Two videoslaps.

November 7, 2008

This is me, I admit it: The Onion reports: Obama Win Causes Obsessive Supporters To Realize How Utterly Empty Their Lives Are.

And this other one is for Alison and the rest of the TDS kids, so unless you’re a total Broadway-slash-Uta Hagen stylez nerd, don’t bother. But I like it for several reasons, most of all because it’s so obviously the fourth-year theatre school class at some university theatre program in a Midwestern state, and if videocameras had existed back when I was a lad, my class would so totally have done this. Probably in two versions so we could double-cast the leads. In this case, I particularly like the choice of casting McCain as Javert and Palin as the Thenardiers. And I like seeing the one ambiguously-ethnic girl with the belty voice as Eponine (I identify with her!). Also, don’t Marius, Cosette, and Eponine remind you of Jim, Pam, and Karen Fillipelli from The Office? And most of all, I like the fact that there was no black dude in that class to play Obama/Valjean. (Us neither! It would have been Eric J Rose, or maybe Patrick Young in politically-incorrect makeup for a stunning faculty cameo!)

Okay, theatre-school digression over.
…For now.


Newsweek’s Special Election Report

November 6, 2008

Newsweek has released highlights of its Special Election Project:

“How He Did It, 2008″ is an inside, behind-the-scenes account of the presidential election produced by a special team of reporters working for more than a year on an embargoed basis and detached from the weekly magazine and Newsweek.com. Everything the project team learns is kept confidential until the day after the polls close.

The report includes some super-juicy reading:

On Palin’s extravagant wardrobe:

One aide estimated that she spent “tens of thousands” more than the reported $150,000, and that $20,000 to $40,000 went to buy clothes for her husband. Some articles of clothing have apparently been lost. An angry aide characterized the shopping spree as “Wasilla hillbillies looting Neiman Marcus from coast to coast”.

The following tidbit may explain why McCain finally started referring to Obama as “a decent Christian American” in his speeches:

McCain was dumbfounded when Congressman John Lewis, a civil-rights hero, issued a press release comparing the GOP nominee with former Alabama governor George Wallace, a segregationist infamous for stirring racial fears. McCain had devoted a chapter to Lewis in one of his books, “Why Courage Matters,” and had so admired Lewis that he had once taken his children to meet him.

Obama was nervous about the debates:

When he was preparing for [the debates] during the Democratic primaries, Obama was recorded saying, “I don’t consider this to be a good format for me, which makes me more cautious. I often find myself trapped by the questions and thinking to myself, ‘You know, this is a stupid question, but let me … answer it.’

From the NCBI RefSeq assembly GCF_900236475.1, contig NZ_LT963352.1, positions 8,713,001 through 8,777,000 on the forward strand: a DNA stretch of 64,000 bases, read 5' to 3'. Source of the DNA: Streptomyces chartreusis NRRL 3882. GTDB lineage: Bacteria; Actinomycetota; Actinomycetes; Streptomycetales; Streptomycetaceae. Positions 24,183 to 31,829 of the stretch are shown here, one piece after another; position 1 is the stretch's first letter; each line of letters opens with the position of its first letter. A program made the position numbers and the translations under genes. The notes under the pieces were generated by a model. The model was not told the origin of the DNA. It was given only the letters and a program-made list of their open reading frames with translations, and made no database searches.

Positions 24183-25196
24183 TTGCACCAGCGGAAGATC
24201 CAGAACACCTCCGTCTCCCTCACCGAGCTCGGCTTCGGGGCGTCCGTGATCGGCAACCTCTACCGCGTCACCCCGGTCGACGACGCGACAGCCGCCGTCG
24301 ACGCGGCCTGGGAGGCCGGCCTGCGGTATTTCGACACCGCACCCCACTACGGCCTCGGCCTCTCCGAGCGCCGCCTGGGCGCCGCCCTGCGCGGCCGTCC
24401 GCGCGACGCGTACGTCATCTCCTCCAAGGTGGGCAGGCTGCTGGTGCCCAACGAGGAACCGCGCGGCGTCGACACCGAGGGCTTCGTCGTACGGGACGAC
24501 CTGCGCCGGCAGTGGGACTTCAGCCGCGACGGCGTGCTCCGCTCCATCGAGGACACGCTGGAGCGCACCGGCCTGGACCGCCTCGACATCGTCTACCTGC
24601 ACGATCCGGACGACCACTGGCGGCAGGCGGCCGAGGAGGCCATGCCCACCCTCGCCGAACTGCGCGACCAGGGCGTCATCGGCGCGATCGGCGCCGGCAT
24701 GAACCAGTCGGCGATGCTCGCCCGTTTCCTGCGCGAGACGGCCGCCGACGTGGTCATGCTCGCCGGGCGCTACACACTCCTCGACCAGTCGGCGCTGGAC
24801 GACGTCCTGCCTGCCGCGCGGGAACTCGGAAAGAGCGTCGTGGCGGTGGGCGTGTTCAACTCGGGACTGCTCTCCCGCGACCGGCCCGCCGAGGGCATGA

Stars! They’re just like us!
I can’t wait to read the whole thing.
Merci, Hillery, pour le tip.


Election day messages from Obama & McCain

November 4, 2008

I’m on the mailing lists for both US presidential campaigns. In the last hours leading up to election day, both campaigns are understandably reaching out to spread the message one more time. The messages have the same goal, but they’re framed quite differently.

From the Obama camp:
A heartfelt, sweeping message. A simple and moving 2-minute video: images of Obama supporters all over America. It’s a montage of people of all ages & races, smiling, volunteering, waving and cheering:

obama-crowd

obama-supporters1

obama-hug

The video is carried by Obama’s ringing voice, sincerely thanking Americans for standing behind him and humbly asking them to cap it off with one last push. There’s even a gorgeous image of him speaking to a huge crowd in the rain:

obama-rain

The man is a prince, I’m not kidding. Watching this I lost my breath a little. It’s online here.

From the McCain camp:
Ummm. A script to use when phoning people to convince them to vote… and a list of 10 people’s names and home phone numbers. Not kidding. McCain & Palin emailed me- and remember, I’m a stranger from another country, and I am not a registered US voter, let alone a registered Republican- but nonetheless, they emailed me a list of people’s names and their families’ home phone numbers.

Who’s to say I’m not gonna call them all night & breathe heavy into their ears? What’s to stop me from threatening or intimidating them? Way to go, McCain. Thanks to you, half the population of Ohio’s gonna be asked tonight if their refrigerators are running.

McCain emailed people's names & numbers to a foreigner like me.

CLICK TO ENLARGE: McCain emailed people's names & numbers to a foreigner like me.

What else is there to say?

One campaign makes you feel so amazing your heart tries to pump its way out your ribcage with love.

The other begs you to do some last-minute election night drunk-dialing.

Which one would you like to see in charge?

Oh I hope I hope I hope I hope.

obama-train


Colin Powell endorses Obama – and finally raises the Muslim question properly.

October 20, 2008

Colin Powell endorsed Obama. Most news outlets I’ve seen are excerpting only a few seconds of video, essentially the last 30 seconds of Powell’s endorsement. But you should watch the whole thing, because finally, finally, someone is sticking up for Muslims.

I didn’t really have an opinion on Powell until this- but he just made me like him a whole lot. He raised two important points, and chastized Team McCain on their xenophobia: